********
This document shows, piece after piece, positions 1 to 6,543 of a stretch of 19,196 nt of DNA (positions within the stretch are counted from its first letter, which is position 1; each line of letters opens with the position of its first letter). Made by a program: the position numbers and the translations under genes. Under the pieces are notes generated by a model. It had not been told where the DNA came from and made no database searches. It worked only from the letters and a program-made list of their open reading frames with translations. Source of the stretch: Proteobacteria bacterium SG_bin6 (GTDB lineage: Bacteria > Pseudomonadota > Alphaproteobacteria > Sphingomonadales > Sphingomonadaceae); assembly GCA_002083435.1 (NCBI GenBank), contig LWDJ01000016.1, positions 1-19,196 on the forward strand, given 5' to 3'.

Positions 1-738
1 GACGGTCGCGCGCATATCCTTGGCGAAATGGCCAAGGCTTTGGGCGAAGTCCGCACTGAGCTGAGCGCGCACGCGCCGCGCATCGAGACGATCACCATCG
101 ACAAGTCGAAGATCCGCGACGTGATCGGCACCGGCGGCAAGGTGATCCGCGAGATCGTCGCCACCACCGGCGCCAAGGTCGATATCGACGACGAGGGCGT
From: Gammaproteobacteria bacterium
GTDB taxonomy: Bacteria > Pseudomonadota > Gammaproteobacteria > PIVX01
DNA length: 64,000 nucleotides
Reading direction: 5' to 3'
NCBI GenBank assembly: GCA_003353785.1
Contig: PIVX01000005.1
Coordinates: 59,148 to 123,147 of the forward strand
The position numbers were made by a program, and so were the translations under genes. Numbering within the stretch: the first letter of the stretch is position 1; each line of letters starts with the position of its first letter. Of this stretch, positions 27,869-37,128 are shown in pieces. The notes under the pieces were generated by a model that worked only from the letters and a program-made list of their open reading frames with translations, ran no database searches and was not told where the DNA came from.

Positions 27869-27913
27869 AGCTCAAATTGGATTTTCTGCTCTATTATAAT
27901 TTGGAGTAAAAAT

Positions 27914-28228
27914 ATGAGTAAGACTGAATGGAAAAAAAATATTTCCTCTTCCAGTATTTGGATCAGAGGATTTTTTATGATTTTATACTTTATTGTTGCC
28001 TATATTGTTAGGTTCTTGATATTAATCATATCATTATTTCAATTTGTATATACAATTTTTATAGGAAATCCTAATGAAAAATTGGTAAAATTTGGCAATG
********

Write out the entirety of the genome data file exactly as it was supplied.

This document shows, piece after piece, positions 1 to 6,543 of a stretch of 19,196 nt of DNA (positions within the stretch are counted from its first letter, which is position 1; each line of letters opens with the position of its first letter). Made by a program: the position numbers and the translations under genes. Under the pieces are notes generated by a model. It had not been told where the DNA came from and made no database searches. It worked only from the letters and a program-made list of their open reading frames with translations. Source of the stretch: Proteobacteria bacterium SG_bin6 (GTDB lineage: Bacteria > Pseudomonadota > Alphaproteobacteria > Sphingomonadales > Sphingomonadaceae); assembly GCA_002083435.1 (NCBI GenBank), contig LWDJ01000016.1, positions 1-19,196 on the forward strand, given 5' to 3'.

Positions 1-738
1 GACGGTCGCGCGCATATCCTTGGCGAAATGGCCAAGGCTTTGGGCGAAGTCCGCACTGAGCTGAGCGCGCACGCGCCGCGCATCGAGACGATCACCATCG
101 ACAAGTCGAAGATCCGCGACGTGATCGGCACCGGCGGCAAGGTGATCCGCGAGATCGTCGCCACCACCGGCGCCAAGGTCGATATCGACGACGAGGGCGT
From: Gammaproteobacteria bacterium
GTDB taxonomy: Bacteria > Pseudomonadota > Gammaproteobacteria > PIVX01
DNA length: 64,000 nucleotides
Reading direction: 5' to 3'
NCBI GenBank assembly: GCA_003353785.1
Contig: PIVX01000005.1
Coordinates: 59,148 to 123,147 of the forward strand
The position numbers were made by a program, and so were the translations under genes. Numbering within the stretch: the first letter of the stretch is position 1; each line of letters starts with the position of its first letter. Of this stretch, positions 27,869-37,128 are shown in pieces. The notes under the pieces were generated by a model that worked only from the letters and a program-made list of their open reading frames with translations, ran no database searches and was not told where the DNA came from.

Positions 27869-27913
27869 AGCTCAAATTGGATTTTCTGCTCTATTATAAT
27901 TTGGAGTAAAAAT

Positions 27914-28228
27914 ATGAGTAAGACTGAATGGAAAAAAAATATTTCCTCTTCCAGTATTTGGATCAGAGGATTTTTTATGATTTTATACTTTATTGTTGCC
28001 TATATTGTTAGGTTCTTGATATTAATCATATCATTATTTCAATTTGTATATACAATTTTTATAGGAAATCCTAATGAAAAATTGGTAAAATTTGGCAATG